Hello, I'm Jill from TurboTax with some interesting information about reporting gambling winnings on your tax return.
If you enjoy gambling or playing the lottery, there's nothing better than beating the odds and winning some extra money. But did you know that the Internal Revenue Service expects you to report all of those winnings on your tax return? And in some cases, the gaming organization that pays your winnings must report it to the IRS on a W-2G form.
Not all gambling winnings are subject to W-2G reporting. Casinos and other gaming organizations will send you a W-2G when you win $1,200 or more on a slot machine or from bingo, keno jackpots of $1,500 or more, more than $5,000 in a poker tournament and all other games you win $600 or more at, but only if the payout is at least 300 times your wager.
The IRS also requires other gambling winnings to be reported on a W-2G if the prize money is subject to tax withholding. Keep in mind, however, that just because your gambling winnings are reported on a W-2G doesn't automatically require the withholding of income taxes; reporting and withholding are two separate requirements.
Withholding is only necessary on your net winnings, which is the payout minus your initial wager, from a sweepstakes or lottery that is more than $5,000. In addition, payouts of more than $5,000 from any game with odds of at least 300-to-1 are subject to withholding. If the gaming facility does withhold taxes, it normally does so at the rate of 25 percent.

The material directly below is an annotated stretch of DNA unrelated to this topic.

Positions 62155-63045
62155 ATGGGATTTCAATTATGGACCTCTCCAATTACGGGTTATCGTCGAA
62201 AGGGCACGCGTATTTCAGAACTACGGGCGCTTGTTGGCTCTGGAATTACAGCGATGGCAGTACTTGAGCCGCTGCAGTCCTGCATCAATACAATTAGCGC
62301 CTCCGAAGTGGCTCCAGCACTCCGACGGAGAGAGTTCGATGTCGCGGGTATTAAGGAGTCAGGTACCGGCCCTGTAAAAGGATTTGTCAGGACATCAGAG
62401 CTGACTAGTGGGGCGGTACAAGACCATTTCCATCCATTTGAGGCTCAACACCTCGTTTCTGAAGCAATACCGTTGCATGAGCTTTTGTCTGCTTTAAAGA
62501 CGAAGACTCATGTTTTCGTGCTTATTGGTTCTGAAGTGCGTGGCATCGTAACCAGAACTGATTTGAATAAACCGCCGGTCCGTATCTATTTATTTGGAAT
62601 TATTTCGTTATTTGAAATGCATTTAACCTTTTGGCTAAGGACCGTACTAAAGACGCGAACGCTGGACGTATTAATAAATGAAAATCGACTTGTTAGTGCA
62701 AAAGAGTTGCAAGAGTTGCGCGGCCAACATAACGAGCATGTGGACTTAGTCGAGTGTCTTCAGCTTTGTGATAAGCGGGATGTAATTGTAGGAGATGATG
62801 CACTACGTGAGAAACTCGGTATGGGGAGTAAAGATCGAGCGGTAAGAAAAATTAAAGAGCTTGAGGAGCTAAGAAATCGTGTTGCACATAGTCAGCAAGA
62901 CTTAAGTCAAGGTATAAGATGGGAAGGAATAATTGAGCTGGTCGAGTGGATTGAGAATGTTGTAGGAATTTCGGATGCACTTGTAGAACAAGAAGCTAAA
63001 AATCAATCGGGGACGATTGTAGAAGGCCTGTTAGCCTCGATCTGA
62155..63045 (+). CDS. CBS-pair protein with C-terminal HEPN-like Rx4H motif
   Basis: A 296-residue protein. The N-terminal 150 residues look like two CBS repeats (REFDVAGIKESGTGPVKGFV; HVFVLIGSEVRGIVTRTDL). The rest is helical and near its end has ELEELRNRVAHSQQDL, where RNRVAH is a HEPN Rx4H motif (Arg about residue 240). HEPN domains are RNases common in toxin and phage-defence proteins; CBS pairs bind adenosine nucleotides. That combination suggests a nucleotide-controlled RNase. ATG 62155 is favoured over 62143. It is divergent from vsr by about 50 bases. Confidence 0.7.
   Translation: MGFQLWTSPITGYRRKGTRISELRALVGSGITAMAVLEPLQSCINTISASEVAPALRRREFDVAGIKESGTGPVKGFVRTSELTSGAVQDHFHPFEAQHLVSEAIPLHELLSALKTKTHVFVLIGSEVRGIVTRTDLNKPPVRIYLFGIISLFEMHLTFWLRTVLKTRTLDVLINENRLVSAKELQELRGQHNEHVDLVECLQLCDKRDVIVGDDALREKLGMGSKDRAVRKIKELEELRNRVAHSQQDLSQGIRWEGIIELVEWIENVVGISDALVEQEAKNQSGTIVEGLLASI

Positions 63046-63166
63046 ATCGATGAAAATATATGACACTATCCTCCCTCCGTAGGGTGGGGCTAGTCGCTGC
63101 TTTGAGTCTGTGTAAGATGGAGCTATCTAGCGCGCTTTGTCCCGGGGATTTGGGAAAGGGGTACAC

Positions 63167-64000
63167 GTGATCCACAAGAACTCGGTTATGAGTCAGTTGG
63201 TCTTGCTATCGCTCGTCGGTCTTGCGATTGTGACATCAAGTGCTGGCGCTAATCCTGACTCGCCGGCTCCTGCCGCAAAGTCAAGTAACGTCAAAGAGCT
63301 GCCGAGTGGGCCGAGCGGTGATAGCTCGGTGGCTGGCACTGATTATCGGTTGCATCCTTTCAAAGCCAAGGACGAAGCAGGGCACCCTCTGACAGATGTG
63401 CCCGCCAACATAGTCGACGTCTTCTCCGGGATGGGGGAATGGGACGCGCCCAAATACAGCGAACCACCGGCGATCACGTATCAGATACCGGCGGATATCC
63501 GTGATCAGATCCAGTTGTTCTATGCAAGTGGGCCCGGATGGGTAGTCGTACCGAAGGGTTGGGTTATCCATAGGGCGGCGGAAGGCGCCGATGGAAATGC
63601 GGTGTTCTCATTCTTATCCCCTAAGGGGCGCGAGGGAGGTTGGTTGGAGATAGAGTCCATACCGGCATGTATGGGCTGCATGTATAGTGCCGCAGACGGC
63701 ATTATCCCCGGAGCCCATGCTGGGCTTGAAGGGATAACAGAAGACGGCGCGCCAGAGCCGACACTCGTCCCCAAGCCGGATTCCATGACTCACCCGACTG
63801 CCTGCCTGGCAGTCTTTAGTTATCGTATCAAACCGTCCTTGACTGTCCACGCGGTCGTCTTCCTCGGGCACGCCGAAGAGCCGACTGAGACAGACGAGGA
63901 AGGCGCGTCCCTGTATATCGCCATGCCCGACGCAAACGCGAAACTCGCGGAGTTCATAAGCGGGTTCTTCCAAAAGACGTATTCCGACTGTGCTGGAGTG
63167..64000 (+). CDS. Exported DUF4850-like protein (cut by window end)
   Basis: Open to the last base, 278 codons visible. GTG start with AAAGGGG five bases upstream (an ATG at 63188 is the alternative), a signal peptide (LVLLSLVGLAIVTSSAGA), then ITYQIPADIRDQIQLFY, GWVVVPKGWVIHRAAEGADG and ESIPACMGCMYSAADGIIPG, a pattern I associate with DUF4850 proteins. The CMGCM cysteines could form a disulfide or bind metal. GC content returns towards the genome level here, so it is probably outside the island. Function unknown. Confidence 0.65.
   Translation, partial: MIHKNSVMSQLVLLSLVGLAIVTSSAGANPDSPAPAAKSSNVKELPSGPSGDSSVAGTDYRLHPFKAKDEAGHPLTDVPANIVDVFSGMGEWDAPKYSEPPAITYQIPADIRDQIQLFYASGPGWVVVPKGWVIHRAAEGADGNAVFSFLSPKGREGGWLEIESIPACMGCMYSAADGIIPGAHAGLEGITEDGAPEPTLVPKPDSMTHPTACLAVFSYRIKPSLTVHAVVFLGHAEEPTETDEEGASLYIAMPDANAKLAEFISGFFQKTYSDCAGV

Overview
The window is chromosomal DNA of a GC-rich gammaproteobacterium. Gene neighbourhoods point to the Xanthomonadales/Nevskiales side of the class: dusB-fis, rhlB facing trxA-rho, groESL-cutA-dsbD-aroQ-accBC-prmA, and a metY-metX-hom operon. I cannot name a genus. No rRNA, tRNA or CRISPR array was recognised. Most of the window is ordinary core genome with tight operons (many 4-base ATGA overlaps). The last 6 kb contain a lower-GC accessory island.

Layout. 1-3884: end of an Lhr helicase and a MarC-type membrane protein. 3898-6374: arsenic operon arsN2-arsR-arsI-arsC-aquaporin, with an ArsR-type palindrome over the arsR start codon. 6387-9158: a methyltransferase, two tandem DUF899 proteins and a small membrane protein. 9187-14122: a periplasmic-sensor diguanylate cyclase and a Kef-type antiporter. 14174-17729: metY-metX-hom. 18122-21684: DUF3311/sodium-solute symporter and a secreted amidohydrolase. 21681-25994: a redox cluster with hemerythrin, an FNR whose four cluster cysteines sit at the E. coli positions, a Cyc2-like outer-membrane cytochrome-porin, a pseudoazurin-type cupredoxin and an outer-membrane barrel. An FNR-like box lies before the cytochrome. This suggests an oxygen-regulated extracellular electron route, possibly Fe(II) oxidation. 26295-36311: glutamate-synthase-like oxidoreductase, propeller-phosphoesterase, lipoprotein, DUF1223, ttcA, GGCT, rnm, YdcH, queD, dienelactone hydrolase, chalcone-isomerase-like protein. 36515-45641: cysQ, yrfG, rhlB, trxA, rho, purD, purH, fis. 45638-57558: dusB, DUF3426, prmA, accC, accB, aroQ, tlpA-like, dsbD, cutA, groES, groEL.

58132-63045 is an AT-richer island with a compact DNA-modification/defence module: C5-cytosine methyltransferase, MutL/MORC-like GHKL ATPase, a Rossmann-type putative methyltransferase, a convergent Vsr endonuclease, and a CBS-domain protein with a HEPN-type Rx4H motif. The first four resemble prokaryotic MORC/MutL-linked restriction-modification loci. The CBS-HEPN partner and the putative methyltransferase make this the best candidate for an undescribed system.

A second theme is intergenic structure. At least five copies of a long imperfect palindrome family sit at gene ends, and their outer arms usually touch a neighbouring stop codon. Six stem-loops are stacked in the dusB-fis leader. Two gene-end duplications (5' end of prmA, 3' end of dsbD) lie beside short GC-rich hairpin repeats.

If you don't provide your Social Security number, the withholding will be at 28% and start at lower payment amounts. You should receive all of your W-2Gs by January 31st of each year. The form itself will have a number of boxes, but for purposes of preparing your tax return, boxes 1, 2 and 14 are the most important. Box 1 reports your taxable gambling winnings, box 2 reports the federal income taxes withheld and box 14 reports the amount of state income taxes withheld. You must report the amount in box 1, as well as your other gambling winnings not reported on a W-2G, on the "other income" line of your 1040.
And if your winnings are subject to withholding, don't forget to report it in the "payments" section of your return. Luckily, if you itemize deductions on Schedule A, you can take a deduction for your gambling losses, but it can never be more than your gambling winnings.
When you file with TurboTax, we'll ask some straightforward questions about your gambling winnings and losses. Then we'll do all the math and fill in all the appropriate tax forms. Just plug in some numbers from your W-2G and we'll do the rest.